Liaisons & Medical Libraries

Aka Article Summary #3

The University of Texas Southwestern Medical Center at Dallas, was the subject of a research project in 2012.  The university’s library structure was the subject in focus, specifically their utilization of a liaison program.  To paint the full picture for readers, the researchers open their case study’s article with quantitative data related to the program.  There were more than 19,000 faculty, staff, students and residents included within the university’s several block span.  The university possesses a medical school, health professions school, graduate school, an affiliated hospital, two semi-affiliated hospitals and a research park.  Without much explanation, it is clear that due to the great demand for information, procedures related to the dissemination of the information to departments was crucial.

The university’s library and its staff, created a liaison approach to enable their staff to sufficiently and efficiently fulfill research requests from the various departments and clients within the campus.  The program started with librarians and staff volunteering to participate in the new development.  Even during the initial stages of the new structure, it was agreed that specialization of subject areas, although desired, was not required for staff to participate in the program.  Soon after the process of establishing the liaison program, began, it was decided that a tiered approach would be used.  This means that a level of mentoring would take place by those librarians more practiced within each subject areas.  These mentors would attend initial meetings and work with amateurs within the program, to aid in research and request fulfillment during their first stages. It was also established that the liaison program would need to focus primarily on communication, user services and program evaluation in order to be successful.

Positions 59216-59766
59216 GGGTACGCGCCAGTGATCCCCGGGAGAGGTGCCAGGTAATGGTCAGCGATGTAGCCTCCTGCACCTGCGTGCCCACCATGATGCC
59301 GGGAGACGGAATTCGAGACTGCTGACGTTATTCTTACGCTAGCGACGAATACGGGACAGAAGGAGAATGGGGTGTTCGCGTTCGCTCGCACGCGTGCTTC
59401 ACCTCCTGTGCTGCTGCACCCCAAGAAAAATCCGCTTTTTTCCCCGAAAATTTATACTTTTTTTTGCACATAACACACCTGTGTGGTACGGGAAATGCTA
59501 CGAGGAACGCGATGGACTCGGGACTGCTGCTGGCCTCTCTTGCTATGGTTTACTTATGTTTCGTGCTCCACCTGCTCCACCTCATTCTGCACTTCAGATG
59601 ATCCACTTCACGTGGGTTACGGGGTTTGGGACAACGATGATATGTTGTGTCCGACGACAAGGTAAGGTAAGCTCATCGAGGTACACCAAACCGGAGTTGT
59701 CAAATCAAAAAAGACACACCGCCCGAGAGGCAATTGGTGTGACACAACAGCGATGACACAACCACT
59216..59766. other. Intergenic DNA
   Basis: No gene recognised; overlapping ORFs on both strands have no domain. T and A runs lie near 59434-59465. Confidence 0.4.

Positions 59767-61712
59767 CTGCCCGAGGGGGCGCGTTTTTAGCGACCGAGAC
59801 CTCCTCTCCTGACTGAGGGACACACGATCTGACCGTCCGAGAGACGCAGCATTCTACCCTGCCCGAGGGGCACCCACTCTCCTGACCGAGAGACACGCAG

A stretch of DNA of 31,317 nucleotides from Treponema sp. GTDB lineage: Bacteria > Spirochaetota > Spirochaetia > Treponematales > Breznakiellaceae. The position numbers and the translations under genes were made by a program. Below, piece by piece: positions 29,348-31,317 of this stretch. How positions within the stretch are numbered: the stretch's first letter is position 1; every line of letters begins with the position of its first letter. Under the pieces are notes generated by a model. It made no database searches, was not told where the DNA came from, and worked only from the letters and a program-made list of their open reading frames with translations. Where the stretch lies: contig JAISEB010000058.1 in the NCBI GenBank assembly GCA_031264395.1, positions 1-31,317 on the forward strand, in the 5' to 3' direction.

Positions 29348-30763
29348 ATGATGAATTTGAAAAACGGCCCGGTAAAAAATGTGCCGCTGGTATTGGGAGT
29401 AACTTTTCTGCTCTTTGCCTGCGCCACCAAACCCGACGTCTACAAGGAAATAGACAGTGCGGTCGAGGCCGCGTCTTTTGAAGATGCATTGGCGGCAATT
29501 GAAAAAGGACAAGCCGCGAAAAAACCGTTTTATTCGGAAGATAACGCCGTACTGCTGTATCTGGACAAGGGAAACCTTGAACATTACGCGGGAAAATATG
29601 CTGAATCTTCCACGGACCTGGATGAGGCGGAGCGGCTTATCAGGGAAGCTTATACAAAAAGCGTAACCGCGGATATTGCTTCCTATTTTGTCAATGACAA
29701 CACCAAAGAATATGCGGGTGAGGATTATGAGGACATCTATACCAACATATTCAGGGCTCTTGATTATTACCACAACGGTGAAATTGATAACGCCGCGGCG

As procedures and policies were developed, changes were made along the way, in order to heighten efficiency and outcomes.  Surveys were completed by staff and faculty within campus wide departments, in order to assess what impact the program was having, and what could be done to improve it.  A client contact database was created to track the interactions between liaison librarians or library staff and departmental faculty.  Liaisons made sure to attend meetings and lectures regularly, created online resources specific to their subject areas, and tailored literacy presentations to the departments they were liaisons for.  Ultimately, an entire department within the library was created due to the new liaison program – Liaison Marketing and Outreach, was its designated name.

After assessing the program developed at the University of Texas, the researchers concluded that a liaison program could be successful in a variety of library settings.  The liaison structure only enhances user experiences, better serving specific needs of departments.  A secondary benefit of the program, was that it educated those previously ignorant to library services, on all that the library and its staff could provide.

 

 

Reference:

Crossno, J., DeShay, C. H., Ann Huslig, M., Mayo, H. G., & Patridge, E. F. (2012). A case study: the evolution of a ‘facilitator model’ liaison program in an academic medical library. Journal Of The Medical Library Association, 100(3), 171-175 5p. doi:10.3163/1536-5050.100.3.006

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